Close

Researchers at the Tokyo University of Science in Japan are currently exploring an innovative approach that keeps copper atoms closer to fight against bacteria.

Phys.org report specifically said the scientists are discovering such a strategy to boost the hydrogen peroxide or H202's vivo antibacterial activity. H202 is a commonly used disinfectant.

This finding of antibiotics was considered a major breakthrough in the field of medicine, which helped save many lives.

Regrettably, the common use has resulted in the fast evolution of bacterial strains that are highly resistant, that are threatening to bring back humanity to the beginning in combatting infectious diseases. 2

ALSO READ: New State of Matter: Unique Neutral Electron Might Have Been Discovered

Science Times - Copper Atoms Kept Closer to Combat Bacteria, New Approach Shown in Study
(Photo: Wikimedia Commons)
Hydroxyl radical molecular structure


Copper-Containing Polymers

Although scientists are searching for new design ideas for antibacterial drugs, the general development of new agents is presently declining.

In the new study, Accelerated Redox Reaction of Hydrogen Peroxide by Employing Locally Concentrated State of Copper Catalysts on Polymer Chain, published in Macromolecular Rapid Communications, a research team led by Professor Hidenori Otsuka and Assistant Professor Shigehito Osawa reported their successful enhancement of H202 activity through the use of cautiously tailored polymers that contain copper.

In a similar report, Pharma Sources said, to understand the researchers' method, it is important to know the manner H202 is acting to combat bacteria in the first place, as well as the role played by copper.

Essentially, H202 can be decomposed into a hydroxyl radical or OH, and a hydroxide anion or OH-, the first-mentioned is highly poisonous to microbes as it is readily destroying certain biomolecules.

Getting Copper Atoms Close Enough Together

In its initial state of oxidation, Copper, also identified as Cu(I), can catalyze H202's splitting into a hydroxyl radical and a hydroxide anion, turning into Cu(II) in the process by means of oxidation.

Inquisitively, H202 can catalyze, too, the reduction of Cu(II) to Cu(I), although only if such a reaction is in some way facilitated. One approach that can be achieved is to have copper atoms get close enough together.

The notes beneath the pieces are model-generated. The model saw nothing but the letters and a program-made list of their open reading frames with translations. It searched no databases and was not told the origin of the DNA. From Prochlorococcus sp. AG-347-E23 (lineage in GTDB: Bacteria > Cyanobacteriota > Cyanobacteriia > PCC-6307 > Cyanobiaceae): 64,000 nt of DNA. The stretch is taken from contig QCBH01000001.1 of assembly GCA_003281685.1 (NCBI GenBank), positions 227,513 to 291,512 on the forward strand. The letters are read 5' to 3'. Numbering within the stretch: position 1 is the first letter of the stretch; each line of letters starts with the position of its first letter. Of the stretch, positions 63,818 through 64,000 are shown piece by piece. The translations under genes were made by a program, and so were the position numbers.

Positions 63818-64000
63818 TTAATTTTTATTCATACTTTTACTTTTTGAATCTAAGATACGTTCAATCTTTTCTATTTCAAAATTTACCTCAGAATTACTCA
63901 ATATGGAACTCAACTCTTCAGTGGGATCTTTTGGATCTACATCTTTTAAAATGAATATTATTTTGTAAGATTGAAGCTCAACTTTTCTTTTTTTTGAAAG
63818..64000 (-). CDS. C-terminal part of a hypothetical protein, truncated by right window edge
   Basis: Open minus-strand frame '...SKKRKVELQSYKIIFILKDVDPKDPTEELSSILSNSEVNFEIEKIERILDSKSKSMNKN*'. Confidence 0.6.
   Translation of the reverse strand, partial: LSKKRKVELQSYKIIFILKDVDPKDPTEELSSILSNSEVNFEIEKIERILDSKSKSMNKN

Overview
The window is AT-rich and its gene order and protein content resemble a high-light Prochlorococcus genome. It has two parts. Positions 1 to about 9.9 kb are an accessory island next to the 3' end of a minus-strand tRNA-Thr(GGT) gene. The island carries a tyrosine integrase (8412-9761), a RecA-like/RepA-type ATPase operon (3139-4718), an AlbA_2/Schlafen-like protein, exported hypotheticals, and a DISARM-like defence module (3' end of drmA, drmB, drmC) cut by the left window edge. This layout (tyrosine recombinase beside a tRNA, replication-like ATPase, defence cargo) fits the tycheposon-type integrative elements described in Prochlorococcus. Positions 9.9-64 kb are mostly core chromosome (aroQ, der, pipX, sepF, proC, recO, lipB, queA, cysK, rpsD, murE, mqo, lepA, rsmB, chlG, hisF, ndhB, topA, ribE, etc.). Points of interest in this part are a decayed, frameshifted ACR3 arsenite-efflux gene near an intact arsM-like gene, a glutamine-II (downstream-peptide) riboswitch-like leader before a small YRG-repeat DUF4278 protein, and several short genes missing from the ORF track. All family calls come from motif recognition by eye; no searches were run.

Nonetheless, when employing Cu(II)-containing complexes liquefied in a solution, the only way for them to get close together is by unintentionally bumping into each other, which necessitates an extremely high copper concentration.

The researchers discovered a workaround to this particular tissue by drawing inspiration from cellular chemistry; as Dr. Osawa said, in living organisms, copper is forming complexes with proteins to effectively catalyze redox reactions.

Tyrosinase, for example, comprises two copper complex areas in close proximity to each other, which is facilitating the formation of reaction intermediates between the copper complexes and oxygen species.

The researchers thought they could leverage this mechanism type in artificially produced polymers with copper complexes, even if dispersed in a solution.

DPA-Copper Complexes 

With this notion, the scientists developed a long polymer chain with DPA or dipicolylamine as copper-containing complexes.

The Organic & Biomolecular Chemistry journal describes DPA as a distinctive structural switching component for helical peptides.

As specified in the said Phys.org report, these DPA-copper complexes were attached as "pendant groups" to a long polymer backbone.

When such polymers are dispersed in a solution, the CuII atoms in the pendant groups are retained in close proximity and locally high densities, massively increasing the probabilities that two of them will be close enough to be reduced by H202 to Cu(I).

Through numerous experiments, the researchers demonstrated that the use of such tailored polymers led to higher catalytic activity for the separation of H202, leading to more OH even for lower copper concentrations.

Further tests through the use of Escherichia coli cultures, as explained in the National Library of Medicine, revealed that these polymers substantially improved H202's antibacterial potential.

Related information about copper as an antimicrobial is shown on KSAT 12's YouTube video below:

RELATED ARTICLE: Researchers Fabricate Material That Has Both Quantum Hall Effect and Superconductivity

Check out more news and information on Chemistry in Science Times.